This is where the current paradigm meets the new competitive world. In order to grow as a medium and stop playing just defense, we must examine other paradigms. We need to find values for consumers that go beyond just our music and personalities. Radio must find new ways by experimenting. I don’t mean throwing ideas willy-nilly against the wall, but strategically considering all ideas, evaluating them carefully, and then throwing them against the wall.
We need to find new ways of attracting both non-consumers and current listeners and making them passionate about what we offer. We do this by creating uncontested market space for growth, rather than continuing to attempt to compete in a vicious sea of competition in a shrinking profit pool. This technique is called Blue Ocean Strategy. Radio is in the bloody, shark-infested “red” section of the ocean, fighting with itself and constantly emerging competitors. It should be creating new, innovative, never-before-heard concepts to draw new audience in the clear “blue” section of the ocean. Radio needs to Blue Ocean its world. We need to stop thinking about how we can get people to listen to our clusters’ weak stations a little more just so we can squeeze in six more minutes a day and marginally increase our time spent listening (which is generally pointless or at best a stalling tactic) but instead think about what role radio might play in the lives of consumers in the media world in which we increasingly live. Use this process to develop new types of programs within existing stations or totally new formats that don’t rely on music, stop sets, and the rules of the last 40 years. This does not mean throwing out good principled programming “rules” (throwing the baby out with the bathwater), but it does mean setting up a small tub next to the big one in which we can play with new ideas (smartly experiment).
To that end we need to ask: What groups of consumers are there that don’t listen to radio or do not listen a lot? What interests and excites them? What media do they consume and why?
We should also rethink how we segment the audience. What segments of the population are not currently served by the media landscape as it stands now? Perhaps we should set aside the traditional demographics we use to segment audience and start examining how our country is reorganizing along nontraditional lines. Rural/Urban, Secular/Religious, etc. Are there lifestyle segments that might be passionate if they were served? Are there new ways of segmenting political segments versus the traditional conservative, moderate, and liberal? Does the move to the left and right in many media create an opportunity in the middle?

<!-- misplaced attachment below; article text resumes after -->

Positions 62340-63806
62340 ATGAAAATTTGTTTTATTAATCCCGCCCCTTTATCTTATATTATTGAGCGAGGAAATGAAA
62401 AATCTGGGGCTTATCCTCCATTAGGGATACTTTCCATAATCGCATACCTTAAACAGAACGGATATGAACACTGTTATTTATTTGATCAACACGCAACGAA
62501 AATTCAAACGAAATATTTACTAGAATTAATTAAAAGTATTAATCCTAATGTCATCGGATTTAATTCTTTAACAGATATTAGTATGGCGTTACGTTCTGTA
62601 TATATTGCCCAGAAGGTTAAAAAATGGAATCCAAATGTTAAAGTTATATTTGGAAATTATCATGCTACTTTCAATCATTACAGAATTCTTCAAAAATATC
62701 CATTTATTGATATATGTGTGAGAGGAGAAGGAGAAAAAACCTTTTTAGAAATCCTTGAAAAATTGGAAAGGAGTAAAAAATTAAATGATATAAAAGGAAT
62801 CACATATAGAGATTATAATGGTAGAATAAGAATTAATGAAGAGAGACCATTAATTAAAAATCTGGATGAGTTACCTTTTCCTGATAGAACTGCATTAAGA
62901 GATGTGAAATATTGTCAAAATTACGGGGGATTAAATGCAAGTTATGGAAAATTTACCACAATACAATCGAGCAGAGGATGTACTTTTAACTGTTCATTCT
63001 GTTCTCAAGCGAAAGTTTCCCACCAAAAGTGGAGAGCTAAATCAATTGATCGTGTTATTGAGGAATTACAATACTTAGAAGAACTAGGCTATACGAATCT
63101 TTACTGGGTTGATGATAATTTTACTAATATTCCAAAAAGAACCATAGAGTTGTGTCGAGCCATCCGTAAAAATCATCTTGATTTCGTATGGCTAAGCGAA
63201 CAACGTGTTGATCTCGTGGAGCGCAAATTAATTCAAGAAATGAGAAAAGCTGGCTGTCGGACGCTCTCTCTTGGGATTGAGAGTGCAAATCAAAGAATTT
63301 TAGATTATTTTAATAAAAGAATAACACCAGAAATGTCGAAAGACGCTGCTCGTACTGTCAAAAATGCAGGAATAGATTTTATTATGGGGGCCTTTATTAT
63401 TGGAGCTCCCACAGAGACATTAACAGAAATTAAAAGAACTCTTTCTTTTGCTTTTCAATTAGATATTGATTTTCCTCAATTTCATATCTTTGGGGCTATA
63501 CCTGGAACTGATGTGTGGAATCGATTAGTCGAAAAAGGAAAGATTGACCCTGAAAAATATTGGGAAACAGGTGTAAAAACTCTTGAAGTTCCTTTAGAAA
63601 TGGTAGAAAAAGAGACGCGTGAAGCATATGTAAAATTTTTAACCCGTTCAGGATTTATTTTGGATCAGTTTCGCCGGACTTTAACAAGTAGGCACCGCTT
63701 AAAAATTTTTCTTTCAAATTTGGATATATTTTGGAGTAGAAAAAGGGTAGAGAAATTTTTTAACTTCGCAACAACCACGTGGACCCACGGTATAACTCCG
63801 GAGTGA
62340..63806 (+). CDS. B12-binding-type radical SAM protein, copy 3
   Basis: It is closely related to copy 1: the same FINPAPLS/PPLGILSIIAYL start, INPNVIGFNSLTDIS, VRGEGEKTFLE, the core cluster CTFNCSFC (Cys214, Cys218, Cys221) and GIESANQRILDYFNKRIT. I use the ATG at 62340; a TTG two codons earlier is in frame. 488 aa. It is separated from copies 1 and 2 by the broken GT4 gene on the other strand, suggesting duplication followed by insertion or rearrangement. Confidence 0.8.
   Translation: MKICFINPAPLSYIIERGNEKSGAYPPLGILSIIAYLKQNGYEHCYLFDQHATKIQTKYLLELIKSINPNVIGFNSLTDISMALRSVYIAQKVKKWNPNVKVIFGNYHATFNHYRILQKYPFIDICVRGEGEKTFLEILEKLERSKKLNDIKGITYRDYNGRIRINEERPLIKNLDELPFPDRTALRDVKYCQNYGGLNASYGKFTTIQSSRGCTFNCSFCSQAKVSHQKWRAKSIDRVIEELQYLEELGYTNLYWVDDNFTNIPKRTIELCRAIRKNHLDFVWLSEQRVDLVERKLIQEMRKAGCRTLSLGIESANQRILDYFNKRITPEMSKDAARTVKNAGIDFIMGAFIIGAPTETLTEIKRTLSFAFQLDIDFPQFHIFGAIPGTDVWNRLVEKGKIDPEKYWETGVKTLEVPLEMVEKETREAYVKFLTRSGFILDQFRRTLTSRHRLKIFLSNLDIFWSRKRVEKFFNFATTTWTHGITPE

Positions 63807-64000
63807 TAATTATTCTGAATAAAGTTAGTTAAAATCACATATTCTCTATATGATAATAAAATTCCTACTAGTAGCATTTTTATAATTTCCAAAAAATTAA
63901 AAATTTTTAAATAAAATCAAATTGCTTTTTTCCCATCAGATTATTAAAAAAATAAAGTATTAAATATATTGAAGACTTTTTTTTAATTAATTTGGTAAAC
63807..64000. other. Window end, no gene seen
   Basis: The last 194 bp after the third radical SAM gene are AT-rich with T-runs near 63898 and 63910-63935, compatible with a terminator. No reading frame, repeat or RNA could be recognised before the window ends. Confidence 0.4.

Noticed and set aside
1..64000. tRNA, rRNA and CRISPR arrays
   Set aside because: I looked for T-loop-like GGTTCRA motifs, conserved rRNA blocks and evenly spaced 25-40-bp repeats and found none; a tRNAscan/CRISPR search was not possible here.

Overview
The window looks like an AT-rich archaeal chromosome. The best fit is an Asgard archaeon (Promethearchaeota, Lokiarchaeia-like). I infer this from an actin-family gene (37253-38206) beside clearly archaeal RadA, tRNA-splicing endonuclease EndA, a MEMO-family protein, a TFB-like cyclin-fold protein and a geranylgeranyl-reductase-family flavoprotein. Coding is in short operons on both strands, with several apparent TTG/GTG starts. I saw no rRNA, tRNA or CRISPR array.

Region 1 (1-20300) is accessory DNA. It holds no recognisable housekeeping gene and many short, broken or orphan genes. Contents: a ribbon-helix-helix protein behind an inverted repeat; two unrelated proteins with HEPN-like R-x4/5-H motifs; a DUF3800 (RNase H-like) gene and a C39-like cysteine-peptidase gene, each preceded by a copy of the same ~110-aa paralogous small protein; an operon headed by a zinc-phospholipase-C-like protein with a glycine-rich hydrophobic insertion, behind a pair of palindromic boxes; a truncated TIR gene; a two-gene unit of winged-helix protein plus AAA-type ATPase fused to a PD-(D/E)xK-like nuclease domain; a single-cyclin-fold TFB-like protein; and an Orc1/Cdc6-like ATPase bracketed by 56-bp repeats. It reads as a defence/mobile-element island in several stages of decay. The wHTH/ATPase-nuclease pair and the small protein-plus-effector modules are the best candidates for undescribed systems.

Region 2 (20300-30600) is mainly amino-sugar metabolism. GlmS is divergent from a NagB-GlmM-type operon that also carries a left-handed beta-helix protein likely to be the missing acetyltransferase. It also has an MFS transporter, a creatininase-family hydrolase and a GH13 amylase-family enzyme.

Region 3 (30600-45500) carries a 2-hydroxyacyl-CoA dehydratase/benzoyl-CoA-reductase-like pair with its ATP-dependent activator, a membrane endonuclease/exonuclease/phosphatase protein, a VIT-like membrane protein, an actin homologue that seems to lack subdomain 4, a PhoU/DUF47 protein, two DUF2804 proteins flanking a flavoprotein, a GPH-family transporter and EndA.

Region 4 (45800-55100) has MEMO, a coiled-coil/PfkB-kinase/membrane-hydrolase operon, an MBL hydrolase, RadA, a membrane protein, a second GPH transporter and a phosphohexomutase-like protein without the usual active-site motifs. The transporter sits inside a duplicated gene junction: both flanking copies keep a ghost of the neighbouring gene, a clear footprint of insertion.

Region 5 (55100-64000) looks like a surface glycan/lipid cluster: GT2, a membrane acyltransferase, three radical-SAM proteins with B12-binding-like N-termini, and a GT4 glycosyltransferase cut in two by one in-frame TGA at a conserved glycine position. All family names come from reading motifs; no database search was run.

What kinds of formats that radio does not or only minimally offers could create new interest in the medium? Could there be talk radio targeted at women? Does the popularity of Dave Ramsey suggest a full time personal finance station? Could radio play a bigger role in the emerging podcast market by having a format devoted to the leading podcasts (on FM)? Is it time to bring back progressive talk radio? Could a well done national financial news-focused news/talk station find success on FM (versus being relegated to 1500am) in 2021? Could a Black news network on big FM signals draw a substantial audience? All of these are totally different from radio’s main offerings today or are a clearly narrowing of the appeal in search of a more passionate audience.
And, just as we need to think about our radio programming paradigm, we may need to think even harder about the economics of radio. Can new stations be built successfully on a basis other than selling commercials to local advertisers? Is local spot business the only way of doing it? Would the revenue proposition be different if the product on our stations was entirely different?
We can write off 2020 and go back to normal in 2021, or we can view 2020 as an opportunity to challenge ourselves in 2021 and bring new people to the medium. We can do this by creating new experiences and not mimicking the programming we offer right now. We can do this by creating programming that is so manifestly different that it creates a whole new expectation and is compelling enough to truly impact potential radio consumers and fans.